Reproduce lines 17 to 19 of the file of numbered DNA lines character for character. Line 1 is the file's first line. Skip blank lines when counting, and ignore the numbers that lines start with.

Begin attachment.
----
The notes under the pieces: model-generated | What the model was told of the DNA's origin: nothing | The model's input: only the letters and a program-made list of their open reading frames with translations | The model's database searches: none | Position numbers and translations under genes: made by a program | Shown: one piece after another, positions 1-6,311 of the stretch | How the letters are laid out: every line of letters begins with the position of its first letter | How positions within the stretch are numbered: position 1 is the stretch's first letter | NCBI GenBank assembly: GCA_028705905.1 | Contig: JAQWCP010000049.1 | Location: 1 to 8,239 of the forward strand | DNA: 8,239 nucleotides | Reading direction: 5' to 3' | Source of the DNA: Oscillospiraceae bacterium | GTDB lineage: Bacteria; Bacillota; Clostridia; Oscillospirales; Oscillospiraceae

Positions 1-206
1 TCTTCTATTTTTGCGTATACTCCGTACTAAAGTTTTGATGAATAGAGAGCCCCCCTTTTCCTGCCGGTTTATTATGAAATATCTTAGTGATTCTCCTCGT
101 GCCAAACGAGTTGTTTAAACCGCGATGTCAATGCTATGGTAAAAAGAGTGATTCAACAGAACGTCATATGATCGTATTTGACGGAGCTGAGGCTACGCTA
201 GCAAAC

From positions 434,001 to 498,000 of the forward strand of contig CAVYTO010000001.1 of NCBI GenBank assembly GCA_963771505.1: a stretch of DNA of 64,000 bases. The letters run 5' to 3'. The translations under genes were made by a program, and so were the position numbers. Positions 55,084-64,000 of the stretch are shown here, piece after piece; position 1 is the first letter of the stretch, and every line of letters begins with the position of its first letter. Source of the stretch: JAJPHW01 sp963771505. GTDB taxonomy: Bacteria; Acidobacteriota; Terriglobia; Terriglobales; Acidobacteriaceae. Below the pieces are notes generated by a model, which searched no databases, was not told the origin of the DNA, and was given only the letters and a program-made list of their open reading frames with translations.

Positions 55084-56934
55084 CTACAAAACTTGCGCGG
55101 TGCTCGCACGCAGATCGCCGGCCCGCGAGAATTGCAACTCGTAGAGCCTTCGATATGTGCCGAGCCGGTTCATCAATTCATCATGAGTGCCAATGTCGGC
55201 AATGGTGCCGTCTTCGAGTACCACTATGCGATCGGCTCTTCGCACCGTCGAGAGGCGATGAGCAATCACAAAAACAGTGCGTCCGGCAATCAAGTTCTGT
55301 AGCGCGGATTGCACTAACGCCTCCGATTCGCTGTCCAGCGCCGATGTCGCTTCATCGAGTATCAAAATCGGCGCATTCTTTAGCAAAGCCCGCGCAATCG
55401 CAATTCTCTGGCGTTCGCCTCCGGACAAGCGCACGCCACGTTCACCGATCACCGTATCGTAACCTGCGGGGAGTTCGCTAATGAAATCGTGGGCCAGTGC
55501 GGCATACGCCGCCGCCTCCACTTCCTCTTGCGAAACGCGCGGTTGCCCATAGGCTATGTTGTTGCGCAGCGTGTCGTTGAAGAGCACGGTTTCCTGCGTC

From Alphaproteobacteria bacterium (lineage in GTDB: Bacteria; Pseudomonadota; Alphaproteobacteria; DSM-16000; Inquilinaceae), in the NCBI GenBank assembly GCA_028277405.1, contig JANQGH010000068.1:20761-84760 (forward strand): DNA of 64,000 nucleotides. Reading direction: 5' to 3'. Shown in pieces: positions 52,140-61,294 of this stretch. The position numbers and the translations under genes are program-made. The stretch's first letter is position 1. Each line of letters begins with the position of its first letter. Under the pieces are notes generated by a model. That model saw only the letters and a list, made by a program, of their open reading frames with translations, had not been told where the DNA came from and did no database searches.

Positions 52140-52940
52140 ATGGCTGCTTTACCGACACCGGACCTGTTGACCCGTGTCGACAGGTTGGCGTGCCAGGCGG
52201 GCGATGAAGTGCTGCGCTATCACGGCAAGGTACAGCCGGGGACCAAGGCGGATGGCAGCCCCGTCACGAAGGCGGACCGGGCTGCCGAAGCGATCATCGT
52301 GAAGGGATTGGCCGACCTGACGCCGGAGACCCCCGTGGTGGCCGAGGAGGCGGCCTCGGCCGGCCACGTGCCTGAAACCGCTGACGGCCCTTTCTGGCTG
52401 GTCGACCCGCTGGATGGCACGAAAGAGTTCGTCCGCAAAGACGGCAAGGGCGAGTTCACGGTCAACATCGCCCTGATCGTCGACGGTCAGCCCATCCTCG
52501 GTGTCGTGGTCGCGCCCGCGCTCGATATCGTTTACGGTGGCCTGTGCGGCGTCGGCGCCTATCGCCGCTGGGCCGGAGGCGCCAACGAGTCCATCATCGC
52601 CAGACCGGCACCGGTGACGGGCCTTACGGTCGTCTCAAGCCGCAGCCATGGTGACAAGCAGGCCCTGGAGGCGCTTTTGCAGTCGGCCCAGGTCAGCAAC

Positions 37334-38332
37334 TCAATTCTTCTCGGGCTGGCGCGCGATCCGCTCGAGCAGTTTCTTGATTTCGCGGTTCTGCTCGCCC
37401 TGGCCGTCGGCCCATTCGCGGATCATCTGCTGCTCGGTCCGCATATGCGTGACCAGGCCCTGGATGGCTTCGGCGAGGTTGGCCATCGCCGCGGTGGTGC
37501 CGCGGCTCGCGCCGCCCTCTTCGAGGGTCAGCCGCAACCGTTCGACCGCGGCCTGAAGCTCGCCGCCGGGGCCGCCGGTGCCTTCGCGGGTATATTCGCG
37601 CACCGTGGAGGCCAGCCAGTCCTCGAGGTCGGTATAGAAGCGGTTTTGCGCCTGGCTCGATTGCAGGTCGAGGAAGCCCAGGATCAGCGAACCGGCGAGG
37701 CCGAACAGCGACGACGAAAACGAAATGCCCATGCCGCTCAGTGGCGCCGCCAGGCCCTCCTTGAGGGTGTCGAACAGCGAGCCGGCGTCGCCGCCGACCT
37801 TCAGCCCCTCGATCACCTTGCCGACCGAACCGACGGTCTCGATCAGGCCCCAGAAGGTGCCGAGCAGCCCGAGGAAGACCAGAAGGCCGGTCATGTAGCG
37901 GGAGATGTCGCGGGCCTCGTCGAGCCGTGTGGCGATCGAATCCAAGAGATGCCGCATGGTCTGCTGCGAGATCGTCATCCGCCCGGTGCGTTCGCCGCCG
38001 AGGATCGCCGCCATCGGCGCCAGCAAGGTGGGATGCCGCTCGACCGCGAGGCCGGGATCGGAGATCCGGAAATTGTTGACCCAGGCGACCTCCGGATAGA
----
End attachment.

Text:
52201 GCGATGAAGTGCTGCGCTATCACGGCAAGGTACAGCCGGGGACCAAGGCGGATGGCAGCCCCGTCACGAAGGCGGACCGGGCTGCCGAAGCGATCATCGT
52301 GAAGGGATTGGCCGACCTGACGCCGGAGACCCCCGTGGTGGCCGAGGAGGCGGCCTCGGCCGGCCACGTGCCTGAAACCGCTGACGGCCCTTTCTGGCTG
52401 GTCGACCCGCTGGATGGCACGAAAGAGTTCGTCCGCAAAGACGGCAAGGGCGAGTTCACGGTCAACATCGCCCTGATCGTCGACGGTCAGCCCATCCTCG